Appellant concedes that the denial of the Petition to Re-Open was in the sound discretion of the lower court en banc, and merely challenges the exercise of that discretion as being abusive. We note that the original petition for continuance was withheld for seventeen days following execution, and then presented to the lower court one day prior to trial. Although the Petition alleged Appellant was without sufficient funds to prepare properly for a defense, she failed to place on the record either why such funds were needed or the amount.

We note further that, with knowledge that the request for a continuance had been refused, counsel of record for Appellant neither appeared before the Master at the scheduled hearing time nor made effective arrangements for replacement counsel. We are not inclined to accept Appellant's characterization of the Master's Hearing as having been held ex parte, where both sides had ample notice and the Master

[ 299 Pa. Super. Page 408]

    received word from the law office of Appellant's counsel of record that an attorney was, in fact, aware of the pending hearing and was then on his way to the scheduled site.

Appellant had no justification in relying upon the presentation and pendency of a Petition for Review in the Superior Court and the Supreme Court to support nonattendance at the Master's Hearing. First, the order of the lower court denying the continuance was neither a determination by a government unit subject to judicial review under Chapter 15 of the Rules of Appellate Procedure, nor was it an application for release in criminal matters as governed by Pa.R.A.P. 1762. Thus, a Petition for Review was not a proper mode for seeking review. Second, since the request for stay had been denied, Appellant must have known she proceeded at her peril until such time as she would receive relief, if any, by a reviewing court.

Since the order denying the stay was clearly interlocutory, Appellant was limited to proceeding under Chapter 13 of the Rules of Appellate Procedure to petition for permission to appeal. The filing of a petition for permission to appeal, however, shall not stay the proceedings before the lower court unless the lower court or the appellate court or a judge thereof shall so order. Pa.R.A.P. 1313.

Although inconsistent with Appellant's framing of the statement of question involved -- which is limited to the review of the discretion of the lower court -- she argues in her brief that she justifiably relied upon the rule set forth in Section 1701(a) of the Rules of Appellate Procedure providing as follows:

Rule 1701. Effect of Appeal Generally

(a) General rule. Except as otherwise prescribed by these rules, after an appeal is taken or a petition for allowance of appeal is filed in a matter or review of a quasijudicial order is sought, the lower court or other government unit may no longer proceed further in the matter.

In this case, however, no appeal was taken, nor could it have been taken without permission. As set forth above, no

[ 299 Pa. Super. Page 409]

    review of a quasijudicial order, as contemplated by Chapter 15, Pa.R.A.P., was sought, nor could it have been. We therefore find Section 1701(a) inapposite on this appeal.

We conclude, therefore, that the filing of a Petition for Review cannot be utilized to circumvent the established procedure for seeking review of an interlocutory trial court order, and the Master in this case was not deprived of jurisdiction to accept testimony on July 3, 1979.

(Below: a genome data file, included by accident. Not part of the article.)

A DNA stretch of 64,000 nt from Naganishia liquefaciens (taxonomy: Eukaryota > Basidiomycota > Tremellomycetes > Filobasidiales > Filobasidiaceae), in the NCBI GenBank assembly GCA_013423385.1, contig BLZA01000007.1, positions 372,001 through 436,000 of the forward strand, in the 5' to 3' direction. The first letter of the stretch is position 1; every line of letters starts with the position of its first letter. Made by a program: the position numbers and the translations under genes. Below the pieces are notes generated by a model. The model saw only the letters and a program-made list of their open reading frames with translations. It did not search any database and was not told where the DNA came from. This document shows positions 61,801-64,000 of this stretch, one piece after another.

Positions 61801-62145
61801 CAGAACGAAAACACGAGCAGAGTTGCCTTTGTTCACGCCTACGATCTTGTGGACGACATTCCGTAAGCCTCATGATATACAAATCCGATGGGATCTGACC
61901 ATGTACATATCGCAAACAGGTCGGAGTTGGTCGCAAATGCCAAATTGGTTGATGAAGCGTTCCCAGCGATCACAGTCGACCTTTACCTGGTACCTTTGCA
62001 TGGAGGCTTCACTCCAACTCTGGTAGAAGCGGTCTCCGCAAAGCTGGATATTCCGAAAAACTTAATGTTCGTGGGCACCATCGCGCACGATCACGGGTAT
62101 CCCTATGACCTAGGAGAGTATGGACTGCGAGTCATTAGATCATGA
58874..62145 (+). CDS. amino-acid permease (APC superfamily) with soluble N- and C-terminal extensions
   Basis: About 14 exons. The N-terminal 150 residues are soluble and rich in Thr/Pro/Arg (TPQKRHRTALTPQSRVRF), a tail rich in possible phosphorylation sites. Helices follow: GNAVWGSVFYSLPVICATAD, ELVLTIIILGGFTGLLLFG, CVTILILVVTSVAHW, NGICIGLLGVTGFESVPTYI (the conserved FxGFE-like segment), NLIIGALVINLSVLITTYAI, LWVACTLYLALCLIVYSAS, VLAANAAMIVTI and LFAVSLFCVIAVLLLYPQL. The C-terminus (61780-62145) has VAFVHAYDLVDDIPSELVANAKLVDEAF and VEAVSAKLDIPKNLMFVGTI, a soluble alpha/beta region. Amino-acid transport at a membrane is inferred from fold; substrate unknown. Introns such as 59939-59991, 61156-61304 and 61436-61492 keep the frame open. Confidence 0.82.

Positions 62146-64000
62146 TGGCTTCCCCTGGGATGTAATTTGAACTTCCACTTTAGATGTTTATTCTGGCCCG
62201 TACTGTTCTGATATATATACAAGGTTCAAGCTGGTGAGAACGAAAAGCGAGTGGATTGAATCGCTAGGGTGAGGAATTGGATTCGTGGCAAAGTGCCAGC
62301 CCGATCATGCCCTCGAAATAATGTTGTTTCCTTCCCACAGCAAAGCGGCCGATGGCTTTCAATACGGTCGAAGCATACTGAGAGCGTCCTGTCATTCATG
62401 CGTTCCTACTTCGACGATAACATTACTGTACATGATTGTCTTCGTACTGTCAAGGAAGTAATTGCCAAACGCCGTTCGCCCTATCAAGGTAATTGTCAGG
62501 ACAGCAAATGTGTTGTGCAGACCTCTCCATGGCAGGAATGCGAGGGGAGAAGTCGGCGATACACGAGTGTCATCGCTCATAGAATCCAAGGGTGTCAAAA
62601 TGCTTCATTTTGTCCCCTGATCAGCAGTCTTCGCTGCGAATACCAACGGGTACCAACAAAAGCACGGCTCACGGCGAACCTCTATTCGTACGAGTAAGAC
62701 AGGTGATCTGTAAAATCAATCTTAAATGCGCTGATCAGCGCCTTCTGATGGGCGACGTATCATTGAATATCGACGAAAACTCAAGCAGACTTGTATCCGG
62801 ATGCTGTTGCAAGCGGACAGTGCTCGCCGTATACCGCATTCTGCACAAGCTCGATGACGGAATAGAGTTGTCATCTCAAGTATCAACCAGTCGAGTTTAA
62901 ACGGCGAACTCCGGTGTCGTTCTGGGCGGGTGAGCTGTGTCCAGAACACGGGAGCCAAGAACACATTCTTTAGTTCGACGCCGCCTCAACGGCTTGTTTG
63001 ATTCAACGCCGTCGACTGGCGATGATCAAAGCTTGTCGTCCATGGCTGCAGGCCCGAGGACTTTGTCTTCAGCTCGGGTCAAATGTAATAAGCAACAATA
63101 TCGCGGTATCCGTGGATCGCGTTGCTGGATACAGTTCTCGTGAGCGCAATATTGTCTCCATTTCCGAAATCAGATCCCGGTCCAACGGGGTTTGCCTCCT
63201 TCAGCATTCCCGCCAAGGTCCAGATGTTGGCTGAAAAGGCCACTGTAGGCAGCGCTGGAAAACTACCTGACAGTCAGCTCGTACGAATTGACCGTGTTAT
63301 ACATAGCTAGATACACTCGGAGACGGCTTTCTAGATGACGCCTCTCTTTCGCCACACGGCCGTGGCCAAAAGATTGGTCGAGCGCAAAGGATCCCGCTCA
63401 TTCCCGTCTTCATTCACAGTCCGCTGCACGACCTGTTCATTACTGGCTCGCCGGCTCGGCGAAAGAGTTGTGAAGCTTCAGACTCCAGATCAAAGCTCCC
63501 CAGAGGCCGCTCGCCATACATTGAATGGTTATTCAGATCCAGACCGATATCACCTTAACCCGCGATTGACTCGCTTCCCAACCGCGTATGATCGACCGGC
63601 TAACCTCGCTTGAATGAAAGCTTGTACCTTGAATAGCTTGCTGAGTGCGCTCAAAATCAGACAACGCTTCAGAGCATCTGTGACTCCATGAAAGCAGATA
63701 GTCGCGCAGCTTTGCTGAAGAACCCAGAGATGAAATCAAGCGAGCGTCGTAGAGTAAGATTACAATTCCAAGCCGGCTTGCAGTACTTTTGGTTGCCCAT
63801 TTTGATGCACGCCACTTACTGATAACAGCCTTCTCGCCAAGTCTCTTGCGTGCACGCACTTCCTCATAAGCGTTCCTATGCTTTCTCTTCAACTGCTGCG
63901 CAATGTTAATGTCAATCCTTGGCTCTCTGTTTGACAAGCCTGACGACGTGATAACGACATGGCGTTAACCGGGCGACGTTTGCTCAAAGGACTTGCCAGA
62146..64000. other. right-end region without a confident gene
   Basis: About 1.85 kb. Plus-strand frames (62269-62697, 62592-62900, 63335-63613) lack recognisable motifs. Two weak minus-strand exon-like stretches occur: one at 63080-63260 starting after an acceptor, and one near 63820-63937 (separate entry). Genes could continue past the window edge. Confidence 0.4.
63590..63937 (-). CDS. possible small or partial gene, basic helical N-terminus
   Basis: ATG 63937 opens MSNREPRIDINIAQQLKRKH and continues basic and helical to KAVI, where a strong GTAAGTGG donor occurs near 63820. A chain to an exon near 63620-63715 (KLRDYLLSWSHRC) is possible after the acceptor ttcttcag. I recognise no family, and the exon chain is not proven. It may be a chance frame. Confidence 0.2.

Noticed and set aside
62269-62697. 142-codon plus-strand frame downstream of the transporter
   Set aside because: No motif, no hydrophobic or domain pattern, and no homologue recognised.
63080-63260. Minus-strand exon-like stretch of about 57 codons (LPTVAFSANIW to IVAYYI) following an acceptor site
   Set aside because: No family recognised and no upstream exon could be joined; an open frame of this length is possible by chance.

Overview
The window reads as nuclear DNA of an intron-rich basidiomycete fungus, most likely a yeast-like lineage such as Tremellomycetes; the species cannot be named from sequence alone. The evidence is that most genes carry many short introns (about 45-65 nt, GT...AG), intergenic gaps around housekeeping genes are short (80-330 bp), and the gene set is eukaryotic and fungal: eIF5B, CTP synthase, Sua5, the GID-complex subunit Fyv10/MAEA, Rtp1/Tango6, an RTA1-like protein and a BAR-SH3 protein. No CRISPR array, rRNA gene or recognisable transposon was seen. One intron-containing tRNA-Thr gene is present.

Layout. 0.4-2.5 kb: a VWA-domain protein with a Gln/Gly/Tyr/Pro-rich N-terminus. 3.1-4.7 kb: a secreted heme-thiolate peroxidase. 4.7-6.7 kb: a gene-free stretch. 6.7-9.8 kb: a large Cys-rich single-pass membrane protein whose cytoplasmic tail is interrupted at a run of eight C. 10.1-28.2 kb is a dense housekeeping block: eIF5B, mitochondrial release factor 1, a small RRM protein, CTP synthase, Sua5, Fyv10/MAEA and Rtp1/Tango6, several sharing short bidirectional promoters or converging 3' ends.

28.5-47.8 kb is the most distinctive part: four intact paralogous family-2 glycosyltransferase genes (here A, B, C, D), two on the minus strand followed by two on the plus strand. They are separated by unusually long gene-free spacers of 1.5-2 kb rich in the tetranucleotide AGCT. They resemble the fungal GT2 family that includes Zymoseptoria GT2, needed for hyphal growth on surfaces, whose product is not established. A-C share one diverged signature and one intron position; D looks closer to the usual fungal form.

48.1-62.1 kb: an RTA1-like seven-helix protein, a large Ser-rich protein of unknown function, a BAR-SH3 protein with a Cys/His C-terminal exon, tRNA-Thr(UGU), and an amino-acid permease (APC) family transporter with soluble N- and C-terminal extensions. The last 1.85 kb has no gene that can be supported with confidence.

We further conclude that Appellant had no justification for attempting to rely upon the presentation of an improper pleading to an appellate court as basis for nonattendance at a properly scheduled Master's Hearing, held only after due notice.

Finally, Appellant cites Deussing v. Deussing, 224 Pa. Super.Ct. 525, 307 A.2d 382 (1973), and Masciulli v. Masciulli, 194 Pa. Super.Ct. 646, 169 A.2d 562 (1961), for the proposition that full disclosure of the facts requires the courts to be most solicitous in opening divorce decrees. As Appellant acknowledges in her brief, in neither of these cases did the party seeking to re-open the hearing have actual notice of the hearing date. We find the cases to be not controlling on the facts presented here. Appellant also cites Terriberry v. Terriberry, 210 Pa. Super.Ct. 54, 232 A.2d 201 (1967), for the proposition that a master is obligated to compile a complete record, reflective of both sides of the controversy before the master. In that case, however, this Court found that the testimony, which covered less than three typewritten pages, fell far short of establishing grounds for divorce. In the instant case, Appellant's counsel conceded in the oral argument before the lower court en banc that the instant record as it existed established grounds for divorce.

We return, then, to the question of the propriety of the lower court's denial of the Petition to Re-Open the Master's Hearing. The lower court had before it the notes of testimony from the hearings on the Petition for Continuance held July 2, 1979, and the Master's Hearing held July 3, 1979, together with the relevant pleadings, and the Master's Report

[ 299 Pa. Super. Page 410]

    filed October 12, 1979. Following our review of all of these documents, as well as the Opinion of the lower court en banc dated January 31, 1980, and after consideration of the briefs filed and the oral arguments presented on behalf of both parties, we are unable to conclude that the lower court abused its discretion in denying Appellant's request to re-open the record for the purpose of permitting her belatedly to present her testimony.

The decree in divorce is affirmed.